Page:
Tag Archive | "Water rates"

Water Rates Increase has Bronxites Irate

The panel sat facing the angry Bronx crowd gathered in the hall of P.S. 14 on Thursday night. After the commissioner of the New York City Department of Environmental Protection used bar graphs and pie charts to explain why residents would have to pay 12.9 percent more for their daily water usage, resident after resident stepped up to vent.

“You have put our backs to the wall,” said Ethel Walsh. “We are living on fixed incomes that don’t go up.” Walsh has been retired for nearly 12 years. Reliant on Social Security benefits, she says the increase will take even more money out of her purse. Housing expenses increase by an average of 3 percent every year. The proposed increase in water rates would add much more to that rate.

With nothing but glasses of cool clear New York City drinking water as a distraction, Mehul Patel and Alan Moss listened intently and took notes. Both were appointed as voting members of the Water Board, and along with four other members, they will decide whether the increase will be implemented by the Department of Environmental Protection. The Water Board sets the water and sewer rates for the city.

Walsh says her bill has gone up every year, so much so that she doesn’t even look at it anymore. Her husband, James, refused to attend Thursday night. “He says this is a done deal,” Walsh said. Walsh thinks her testimony won’t really change the panelists minds, still she wanted to make sure the Water Board understood her anger. “Shame on you, shame on, shame on you,” Walsh shouted, jabbing her pointed finger at the panel.

Voting members of the water board, Mehul Patel and Alan Moss listen to residents complaints against the proposed water rate increase(Lynsey Chutel/The Bronx Ink)

Voting members of the water board, Mehul Patel and Alan Moss listen to residents complaints against the proposed water rate increase(Lynsey Chutel/The Bronx Ink)

“You are the group of guys who do the voting,” Tony Cannata said. “I’m asking you to really listen, to consider what people said.” As president of the Waterbury-La Sale Community Association, Cannata attended an earlier hearing in April and was skeptical that the voting members would pay attention to community needs.

Michael Vivian waved his bill at the panel. He received it on the same day he received the notice of the public hearing. With a water bill of $80.86 for his 47.32 cubic-foot water consumption, the increase will make his bill just under $90 a month in 2011.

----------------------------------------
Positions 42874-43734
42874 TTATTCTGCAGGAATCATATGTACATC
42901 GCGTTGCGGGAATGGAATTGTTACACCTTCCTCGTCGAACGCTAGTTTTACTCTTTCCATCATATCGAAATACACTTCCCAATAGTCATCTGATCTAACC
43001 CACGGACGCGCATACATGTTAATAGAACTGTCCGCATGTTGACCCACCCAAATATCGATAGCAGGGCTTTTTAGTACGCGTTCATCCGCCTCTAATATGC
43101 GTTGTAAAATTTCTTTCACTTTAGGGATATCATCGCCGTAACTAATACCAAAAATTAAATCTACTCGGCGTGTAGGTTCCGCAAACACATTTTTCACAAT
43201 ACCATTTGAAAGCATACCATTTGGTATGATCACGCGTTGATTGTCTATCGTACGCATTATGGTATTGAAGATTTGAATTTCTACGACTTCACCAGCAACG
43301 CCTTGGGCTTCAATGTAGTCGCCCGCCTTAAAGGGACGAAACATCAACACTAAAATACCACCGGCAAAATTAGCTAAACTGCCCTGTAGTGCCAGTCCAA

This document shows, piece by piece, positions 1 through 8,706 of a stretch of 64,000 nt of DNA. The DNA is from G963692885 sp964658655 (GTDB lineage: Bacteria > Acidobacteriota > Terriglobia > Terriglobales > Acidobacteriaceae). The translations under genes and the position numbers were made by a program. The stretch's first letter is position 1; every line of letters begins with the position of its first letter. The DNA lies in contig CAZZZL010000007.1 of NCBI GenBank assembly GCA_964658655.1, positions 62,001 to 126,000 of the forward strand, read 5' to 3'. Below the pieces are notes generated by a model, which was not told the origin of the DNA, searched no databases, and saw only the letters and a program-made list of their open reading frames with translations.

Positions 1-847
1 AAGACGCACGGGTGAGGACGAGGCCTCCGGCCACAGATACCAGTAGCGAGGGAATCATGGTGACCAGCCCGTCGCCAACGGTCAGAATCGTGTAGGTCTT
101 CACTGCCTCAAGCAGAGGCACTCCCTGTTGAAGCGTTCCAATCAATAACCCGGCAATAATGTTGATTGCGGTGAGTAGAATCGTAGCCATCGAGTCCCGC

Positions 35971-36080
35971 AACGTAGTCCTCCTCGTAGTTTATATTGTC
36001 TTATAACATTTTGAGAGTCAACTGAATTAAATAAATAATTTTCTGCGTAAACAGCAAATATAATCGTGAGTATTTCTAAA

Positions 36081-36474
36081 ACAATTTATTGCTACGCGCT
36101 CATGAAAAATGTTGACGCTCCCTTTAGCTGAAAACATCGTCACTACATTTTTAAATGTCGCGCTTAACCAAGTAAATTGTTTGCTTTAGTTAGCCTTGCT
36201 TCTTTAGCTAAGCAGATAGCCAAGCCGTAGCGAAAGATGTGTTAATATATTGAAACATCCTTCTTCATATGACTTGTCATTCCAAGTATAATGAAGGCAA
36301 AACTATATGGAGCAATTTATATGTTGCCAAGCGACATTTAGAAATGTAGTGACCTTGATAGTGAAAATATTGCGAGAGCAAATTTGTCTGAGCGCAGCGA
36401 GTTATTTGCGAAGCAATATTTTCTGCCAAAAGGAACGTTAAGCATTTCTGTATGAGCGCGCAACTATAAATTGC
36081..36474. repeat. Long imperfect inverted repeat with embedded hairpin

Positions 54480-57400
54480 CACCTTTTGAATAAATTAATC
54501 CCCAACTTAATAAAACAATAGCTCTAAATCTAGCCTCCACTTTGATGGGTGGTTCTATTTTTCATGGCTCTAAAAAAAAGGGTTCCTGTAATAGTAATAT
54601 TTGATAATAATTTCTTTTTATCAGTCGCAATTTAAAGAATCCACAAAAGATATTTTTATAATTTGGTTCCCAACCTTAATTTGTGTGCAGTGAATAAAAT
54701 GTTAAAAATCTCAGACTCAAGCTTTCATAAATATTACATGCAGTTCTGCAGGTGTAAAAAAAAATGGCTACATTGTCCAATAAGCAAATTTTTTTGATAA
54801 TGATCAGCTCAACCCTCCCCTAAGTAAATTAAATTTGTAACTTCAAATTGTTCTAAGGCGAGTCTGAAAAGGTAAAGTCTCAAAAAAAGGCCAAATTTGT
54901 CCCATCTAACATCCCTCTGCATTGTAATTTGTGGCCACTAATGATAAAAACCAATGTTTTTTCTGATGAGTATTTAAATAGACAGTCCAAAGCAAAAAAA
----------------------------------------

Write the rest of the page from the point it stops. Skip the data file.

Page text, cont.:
Water rates are already high in the Bronx because homes are larger in the borough, according to the University Neighborhood Housing Program, a non-profit affiliated with Fordham University. The group surveyed 919 housing units in the mainland borough and found that the average water bill was $934.20 per unit per year. The average water bill in the city was just over $700 annually.

Johanna Kletter, financial director of the housing program, reminded the panelists that she had submitted alternative strategies to the DEP, with little feedback. “Two years ago we released a study calling for reform and asking the important question: Can NYC achieve affordable water rates, promote conservation and control capital costs” Kletter said at the hearing. “No, no, no has been the answer to this question for far too long.”

In a press release the Department of Environmental Protection said that the 12.9 percent increase was an improvement on the 14.3 percent increase that was projected in 2009. “Clearly it is hard on customers to pay more, especially during tough economic times,”  Cas Holloway, commissioner of environmental protection, said in the press release that first announced the proposed increase. “Still, we must continue to fund critical projects that protect our drinking water and effectively treat the 1.3 billion gallons of wastewater that New Yorkers produce every day. New York City’s water is safe, healthy and high in quality. Keeping it that way requires substantial investments.”

The DEP intends to complete three plants by 2011. The Croton Filtration Plant will cost households $33 a year, the Ultraviolet Disinfection Plant $18 a year and the Newtown Creek Treatment Plant $48 a year. As of 2011, these plants and other federally mandated investments, will account for $177 of the household water bill every year.

But many in the audience felt that the DEP was using the rate increases to raise its revenue. “Bluntly, water rates are now just one more revenue stream for the city’s general budget,” Frank Vernuccio Jr. said. “The board itself admits to a $194 million straight transfer of funds to the general city budget.”

Vernuccio argued that New York City had seen harsher economic climates and that a water rate increase was unnecessary because residents had already tightened their belts to save money. New Yorkers had decreased their daily water consumption from 200 gallons per capita in the 1990s to 155 gallons in 2001, Vernuccio said. Currently, he said, New Yorkers consume four gallons less than the national average. “New Yorkers have done all that was asked of them,” Vernuccio said amid applause from the audience.

This story was corrected to address the following errors and clarifications:
Cas Calloway is the commissioner of environmental protection, not the executive director. A water bill of  $80.86 would be about $90 with a 12.9 percent increase;  and the Water Board sets the water and sewer rates for the city.

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